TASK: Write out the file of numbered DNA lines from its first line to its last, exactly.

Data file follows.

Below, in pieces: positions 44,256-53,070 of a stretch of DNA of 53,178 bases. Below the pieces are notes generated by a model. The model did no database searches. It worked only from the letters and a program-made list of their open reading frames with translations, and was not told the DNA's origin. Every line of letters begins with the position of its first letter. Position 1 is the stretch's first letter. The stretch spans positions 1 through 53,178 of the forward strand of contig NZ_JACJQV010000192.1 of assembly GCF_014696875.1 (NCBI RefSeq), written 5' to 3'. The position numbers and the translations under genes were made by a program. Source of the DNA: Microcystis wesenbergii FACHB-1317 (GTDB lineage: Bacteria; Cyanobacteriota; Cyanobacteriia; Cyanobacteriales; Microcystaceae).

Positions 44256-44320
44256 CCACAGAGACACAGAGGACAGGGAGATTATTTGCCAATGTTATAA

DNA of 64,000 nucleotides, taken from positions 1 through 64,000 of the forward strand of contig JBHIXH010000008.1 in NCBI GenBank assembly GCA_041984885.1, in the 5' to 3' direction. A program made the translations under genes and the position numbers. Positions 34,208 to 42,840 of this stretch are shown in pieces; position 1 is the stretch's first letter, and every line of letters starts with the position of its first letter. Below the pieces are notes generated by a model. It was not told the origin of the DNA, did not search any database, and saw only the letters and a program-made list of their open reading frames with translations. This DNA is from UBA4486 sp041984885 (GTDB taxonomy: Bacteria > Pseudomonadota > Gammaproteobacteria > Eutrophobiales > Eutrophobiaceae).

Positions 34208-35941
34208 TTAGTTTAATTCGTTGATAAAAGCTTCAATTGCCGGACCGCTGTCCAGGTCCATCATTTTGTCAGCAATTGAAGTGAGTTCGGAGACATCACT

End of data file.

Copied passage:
Below, in pieces: positions 44,256-53,070 of a stretch of DNA of 53,178 bases. Below the pieces are notes generated by a model. The model did no database searches. It worked only from the letters and a program-made list of their open reading frames with translations, and was not told the DNA's origin. Every line of letters begins with the position of its first letter. Position 1 is the stretch's first letter. The stretch spans positions 1 through 53,178 of the forward strand of contig NZ_JACJQV010000192.1 of assembly GCF_014696875.1 (NCBI RefSeq), written 5' to 3'. The position numbers and the translations under genes were made by a program. Source of the DNA: Microcystis wesenbergii FACHB-1317 (GTDB lineage: Bacteria; Cyanobacteriota; Cyanobacteriia; Cyanobacteriales; Microcystaceae).

Positions 44256-44320
44256 CCACAGAGACACAGAGGACAGGGAGATTATTTGCCAATGTTATAA

DNA of 64,000 nucleotides, taken from positions 1 through 64,000 of the forward strand of contig JBHIXH010000008.1 in NCBI GenBank assembly GCA_041984885.1, in the 5' to 3' direction. A program made the translations under genes and the position numbers. Positions 34,208 to 42,840 of this stretch are shown in pieces; position 1 is the stretch's first letter, and every line of letters starts with the position of its first letter. Below the pieces are notes generated by a model. It was not told the origin of the DNA, did not search any database, and saw only the letters and a program-made list of their open reading frames with translations. This DNA is from UBA4486 sp041984885 (GTDB taxonomy: Bacteria > Pseudomonadota > Gammaproteobacteria > Eutrophobiales > Eutrophobiaceae).

Positions 34208-35941
34208 TTAGTTTAATTCGTTGATAAAAGCTTCAATTGCCGGACCGCTGTCCAGGTCCATCATTTTGTCAGCAATTGAAGTGAGTTCGGAGACATCACT